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Home > Auctions > 21st February 2023 > Mesopotamian Pictographic Administrative Tablet

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LOT 0167

Estimate
GBP (£) 3,000 - 4,000
EUR (€) 3,390 - 4,520
USD ($) 3,700 - 4,930

Opening Bid
£2,700 (EUR 3,054; USD 3,327) (+bp*)

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Bid History: 0
MESOPOTAMIAN PICTOGRAPHIC ADMINISTRATIVE TABLET
URUK III, CIRCA 3000 B.C.
2 5/8 in. (42 grams, 66 mm wide).

A bifacial, lentoid-section rectangular clay tablet with rounded corners and short sides, medial horizontal line to each face, with hand-drawn pictographs above and below, a count of sheep and caprids.

PROVENANCE:
Specialised collection of cuneiform texts, the property of a London gentleman and housed in London before 1992.
Thence by descent to family members.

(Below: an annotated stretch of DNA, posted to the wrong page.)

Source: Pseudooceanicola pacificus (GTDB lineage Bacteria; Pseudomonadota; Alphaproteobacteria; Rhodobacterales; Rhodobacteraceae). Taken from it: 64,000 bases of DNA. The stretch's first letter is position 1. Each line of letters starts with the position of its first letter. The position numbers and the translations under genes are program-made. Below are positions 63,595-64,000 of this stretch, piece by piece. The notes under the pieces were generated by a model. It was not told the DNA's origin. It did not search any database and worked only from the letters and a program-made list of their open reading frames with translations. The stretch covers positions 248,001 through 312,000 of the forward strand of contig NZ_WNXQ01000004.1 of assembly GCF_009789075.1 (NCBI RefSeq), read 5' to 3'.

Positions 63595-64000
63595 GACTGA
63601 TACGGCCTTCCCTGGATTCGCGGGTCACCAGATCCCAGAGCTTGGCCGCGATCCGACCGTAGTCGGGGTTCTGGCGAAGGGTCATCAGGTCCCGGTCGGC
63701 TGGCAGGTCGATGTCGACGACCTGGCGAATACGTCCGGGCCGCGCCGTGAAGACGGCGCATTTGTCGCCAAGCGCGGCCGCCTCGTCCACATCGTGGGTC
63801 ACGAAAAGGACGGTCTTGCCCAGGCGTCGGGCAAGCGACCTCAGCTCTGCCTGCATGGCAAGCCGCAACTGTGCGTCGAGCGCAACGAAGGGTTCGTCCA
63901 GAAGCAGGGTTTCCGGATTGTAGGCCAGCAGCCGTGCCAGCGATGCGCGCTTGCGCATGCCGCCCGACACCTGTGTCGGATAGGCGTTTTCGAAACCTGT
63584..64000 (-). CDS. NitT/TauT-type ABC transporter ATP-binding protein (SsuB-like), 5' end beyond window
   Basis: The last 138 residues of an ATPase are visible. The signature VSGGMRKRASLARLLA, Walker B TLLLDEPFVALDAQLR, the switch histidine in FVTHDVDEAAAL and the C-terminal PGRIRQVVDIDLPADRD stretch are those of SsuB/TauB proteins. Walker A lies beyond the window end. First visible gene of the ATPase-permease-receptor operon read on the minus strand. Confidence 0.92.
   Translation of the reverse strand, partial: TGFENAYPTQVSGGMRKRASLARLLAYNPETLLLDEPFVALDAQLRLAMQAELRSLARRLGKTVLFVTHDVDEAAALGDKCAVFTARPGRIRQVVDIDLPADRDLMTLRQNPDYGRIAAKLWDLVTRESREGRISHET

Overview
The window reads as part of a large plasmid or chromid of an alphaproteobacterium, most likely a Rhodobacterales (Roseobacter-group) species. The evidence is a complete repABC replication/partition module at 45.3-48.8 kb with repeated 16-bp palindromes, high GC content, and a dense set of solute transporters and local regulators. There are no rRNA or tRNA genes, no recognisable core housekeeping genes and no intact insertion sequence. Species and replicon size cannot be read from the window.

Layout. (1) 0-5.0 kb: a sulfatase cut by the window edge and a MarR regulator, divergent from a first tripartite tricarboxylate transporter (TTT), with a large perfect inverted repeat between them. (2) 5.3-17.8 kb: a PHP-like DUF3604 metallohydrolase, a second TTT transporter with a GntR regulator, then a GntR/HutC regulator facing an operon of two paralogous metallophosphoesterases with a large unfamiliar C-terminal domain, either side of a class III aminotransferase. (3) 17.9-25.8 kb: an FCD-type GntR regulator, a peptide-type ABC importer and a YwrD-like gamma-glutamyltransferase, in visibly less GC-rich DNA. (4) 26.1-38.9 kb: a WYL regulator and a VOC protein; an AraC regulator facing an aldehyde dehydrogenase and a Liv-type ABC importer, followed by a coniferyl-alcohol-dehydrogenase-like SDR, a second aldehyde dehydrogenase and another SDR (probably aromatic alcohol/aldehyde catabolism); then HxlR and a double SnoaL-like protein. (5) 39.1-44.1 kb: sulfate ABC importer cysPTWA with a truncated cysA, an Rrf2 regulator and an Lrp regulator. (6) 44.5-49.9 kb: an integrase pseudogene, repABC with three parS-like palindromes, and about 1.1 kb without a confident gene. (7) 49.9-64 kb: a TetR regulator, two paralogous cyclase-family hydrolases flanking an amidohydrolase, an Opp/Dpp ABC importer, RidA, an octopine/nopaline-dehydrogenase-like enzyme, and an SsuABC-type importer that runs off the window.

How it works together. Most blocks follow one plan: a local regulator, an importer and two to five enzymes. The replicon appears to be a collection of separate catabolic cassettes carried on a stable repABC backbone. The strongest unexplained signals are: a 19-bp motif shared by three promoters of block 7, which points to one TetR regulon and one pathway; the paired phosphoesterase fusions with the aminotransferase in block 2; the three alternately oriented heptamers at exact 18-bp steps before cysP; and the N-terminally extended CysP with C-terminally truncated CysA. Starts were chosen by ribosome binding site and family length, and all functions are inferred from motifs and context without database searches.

Examined by Professor Wilfrid George Lambert FBA (1926-2011), historian, archaeologist, and specialist in Assyriology and Near Eastern archaeology, in the late 1980s and early 1990s.
The collection is exceptional for the variety of types, including some very rare and well preserved examples.

This lot has been checked against the Interpol Database of stolen works of art and is accompanied by search certificate no.11637-198551.

LITERATURE:
Cf. The Metropolitan Museum, accession number 1988.433.2, for similar.

FOOTNOTES:
Early writing was used primarily as a means of recording economic data; this tablet likely records deliveries and distributions of grain.
At the end of the 4th millennium B.C., written language developed in Mesopotamia as pictographs, later evolving into abstract forms called cuneiform. Pictographs were drawn in the clay with a pointed implement. Circular impressions alongside the pictographs represented numerical symbols. Cuneiform (meaning wedge-shaped) script was written by pressing a reed pen or stylus with a wedge-shaped tip into a clay tablet.

CONDITION